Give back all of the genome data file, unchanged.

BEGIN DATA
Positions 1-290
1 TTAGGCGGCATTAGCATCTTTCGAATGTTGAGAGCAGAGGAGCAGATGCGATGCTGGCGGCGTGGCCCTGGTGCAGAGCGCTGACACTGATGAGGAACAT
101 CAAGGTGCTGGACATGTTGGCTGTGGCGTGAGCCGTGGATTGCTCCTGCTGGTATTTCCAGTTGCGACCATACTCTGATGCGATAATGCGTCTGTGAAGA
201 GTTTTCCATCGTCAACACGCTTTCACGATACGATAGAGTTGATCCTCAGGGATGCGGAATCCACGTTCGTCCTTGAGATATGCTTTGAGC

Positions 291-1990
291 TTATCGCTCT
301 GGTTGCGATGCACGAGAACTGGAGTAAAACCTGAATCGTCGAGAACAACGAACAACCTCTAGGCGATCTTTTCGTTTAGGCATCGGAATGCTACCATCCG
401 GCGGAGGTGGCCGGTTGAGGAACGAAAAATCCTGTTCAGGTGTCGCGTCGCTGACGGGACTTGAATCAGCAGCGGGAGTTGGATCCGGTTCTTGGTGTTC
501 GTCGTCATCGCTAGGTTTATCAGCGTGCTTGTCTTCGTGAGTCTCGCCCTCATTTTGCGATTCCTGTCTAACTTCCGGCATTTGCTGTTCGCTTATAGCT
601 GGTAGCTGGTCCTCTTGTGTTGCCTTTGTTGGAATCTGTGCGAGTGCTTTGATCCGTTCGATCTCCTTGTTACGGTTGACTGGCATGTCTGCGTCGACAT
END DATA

Positions 1-290
1 TTAGGCGGCATTAGCATCTTTCGAATGTTGAGAGCAGAGGAGCAGATGCGATGCTGGCGGCGTGGCCCTGGTGCAGAGCGCTGACACTGATGAGGAACAT
101 CAAGGTGCTGGACATGTTGGCTGTGGCGTGAGCCGTGGATTGCTCCTGCTGGTATTTCCAGTTGCGACCATACTCTGATGCGATAATGCGTCTGTGAAGA
201 GTTTTCCATCGTCAACACGCTTTCACGATACGATAGAGTTGATCCTCAGGGATGCGGAATCCACGTTCGTCCTTGAGATATGCTTTGAGC

Positions 291-1990
291 TTATCGCTCT
301 GGTTGCGATGCACGAGAACTGGAGTAAAACCTGAATCGTCGAGAACAACGAACAACCTCTAGGCGATCTTTTCGTTTAGGCATCGGAATGCTACCATCCG
401 GCGGAGGTGGCCGGTTGAGGAACGAAAAATCCTGTTCAGGTGTCGCGTCGCTGACGGGACTTGAATCAGCAGCGGGAGTTGGATCCGGTTCTTGGTGTTC
501 GTCGTCATCGCTAGGTTTATCAGCGTGCTTGTCTTCGTGAGTCTCGCCCTCATTTTGCGATTCCTGTCTAACTTCCGGCATTTGCTGTTCGCTTATAGCT
601 GGTAGCTGGTCCTCTTGTGTTGCCTTTGTTGGAATCTGTGCGAGTGCTTTGATCCGTTCGATCTCCTTGTTACGGTTGACTGGCATGTCTGCGTCGACAT